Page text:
Hit The Deer In The Headlights – EyeBuyDirect Seizes The Right Moment

A couple of weeks ago, I introduced another outthinker company, Abiomed, which decided to give up its focus on creating an artificial heart in order to focus instead on helping people repair their existing hearts. In the beginning, this approach seemed strange because Abiomed was the first company to patent an artificial heart. However, years of research helped the company’s management realize that heart recovery was the future.

Such opportunities appear when a person stops seeing a retreat as surrender. Instead, one should try to see retreat as a skillful advance. By choosing to retreat from the crowded frontlines, a company can quietly and gracefully step across another unprotected border.

This strategy is pattern #17: Seize the "Deer in the Headlights" moment.

This happens when a person looks for a moment when an attack will not invoke resistance.

EyeBuyDirect is practicing this pattern. Consider this – while CEO Roy Hessel and his team are keenly aware of their competition, they are more focused on the "billion people worldwide who do not have access to vision correction." In fact, the company’s official purpose is to make prescription eyeglasses and other forms of vision correction affordable and accessible to everyone worldwide. To listen to my complete interview with Roy Hessel, please click here.

In other words, EyeBuyDirect is focusing on a market segment that competitors will not defend because they are not serving it. This is not unlike MasterCard, Visa, and American Express, who know their greatest opportunity, and their best "competitor," is found in cash transactions. Home Depot, for example, enjoyed years of effortless growth by attacking the fragmented independent contractor market, convincing homeowners to "do it yourself" instead. Contractors did not see Home Depot as a threat and even if they did, they were too fragmented to organize a defense.

So EyeBuyDirect lets its competitors take the traditional route of eyeglass retail stores, and instead focuses on the people who can’t afford those high retail prices. Not only does EyeBuyDirect offer its customers more competitive pricing, but it also creates a custom-made product for anyone anywhere in the world. That attention to detail and ability to provide personalized products helps drive EyeBuyDirect’s success.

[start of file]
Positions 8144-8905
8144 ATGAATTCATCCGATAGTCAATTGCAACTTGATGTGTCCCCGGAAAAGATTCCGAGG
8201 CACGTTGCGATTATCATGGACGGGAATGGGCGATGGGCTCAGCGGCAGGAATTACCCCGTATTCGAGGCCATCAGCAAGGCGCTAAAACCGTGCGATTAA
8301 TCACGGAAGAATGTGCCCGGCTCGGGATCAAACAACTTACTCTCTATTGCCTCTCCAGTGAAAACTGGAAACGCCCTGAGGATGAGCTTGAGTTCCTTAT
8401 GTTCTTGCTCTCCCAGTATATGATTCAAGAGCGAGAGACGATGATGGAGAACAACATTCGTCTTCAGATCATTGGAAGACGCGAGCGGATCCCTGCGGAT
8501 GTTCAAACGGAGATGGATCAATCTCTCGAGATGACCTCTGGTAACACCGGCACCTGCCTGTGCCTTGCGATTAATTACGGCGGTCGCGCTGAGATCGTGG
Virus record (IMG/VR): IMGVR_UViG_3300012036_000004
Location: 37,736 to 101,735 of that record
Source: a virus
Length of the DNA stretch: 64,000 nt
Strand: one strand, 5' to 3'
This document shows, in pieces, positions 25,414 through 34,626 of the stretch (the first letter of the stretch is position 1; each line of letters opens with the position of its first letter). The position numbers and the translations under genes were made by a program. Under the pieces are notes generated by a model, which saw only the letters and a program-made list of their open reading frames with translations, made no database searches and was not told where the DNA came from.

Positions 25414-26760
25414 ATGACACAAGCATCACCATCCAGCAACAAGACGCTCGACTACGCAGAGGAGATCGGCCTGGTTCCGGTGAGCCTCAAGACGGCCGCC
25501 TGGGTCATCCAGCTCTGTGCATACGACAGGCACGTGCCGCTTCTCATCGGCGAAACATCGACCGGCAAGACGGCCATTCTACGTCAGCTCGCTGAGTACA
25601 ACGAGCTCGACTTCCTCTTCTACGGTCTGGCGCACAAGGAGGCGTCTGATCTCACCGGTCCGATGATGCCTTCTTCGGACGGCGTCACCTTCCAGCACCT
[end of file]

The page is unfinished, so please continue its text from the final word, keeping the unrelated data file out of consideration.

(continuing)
Instead of worrying about its competitors, EyeBuyDirect focuses on keeping its organization efficient and streamlined. And it keeps looking for new ideas and ways to reach the consumer, such as by producing videos about the products and having employees model different styles.

By ignoring the competition, EyeBuyDirect can harness its resources to focus on better products and higher sales numbers. Ask yourself the following questions to see if you can find an opportunity that is currently being ignored by the market.

1.       What target market would I like to enter?

2.       Do I see an opportunity that someone else hasn’t taken advantage of?

3.       What type of competitor will not resist an attack?

4.       Can I identify a time that a competitor will not anticipate an attack?

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1 Comments

  • Jim Anderson

    Kaihan: Great post. I think that you've pointed out a key mistake that we all seem to make too often - we try to target a too small market segment. I mean come on, none of us is really psychic and when we take a guess at who might buy our product, it's just that - a guess.

    I think that using what I call a "soft focus" is what you are calling for - make sure that you know what target market you want to enter, but don't exclude all others just in case you've guessed wrong.

    .
    - Dr. Jim Anderson
    The Business of IT Blog
    "Discover The Secrets Of Making Your IT Department An Indispensable Profit Center"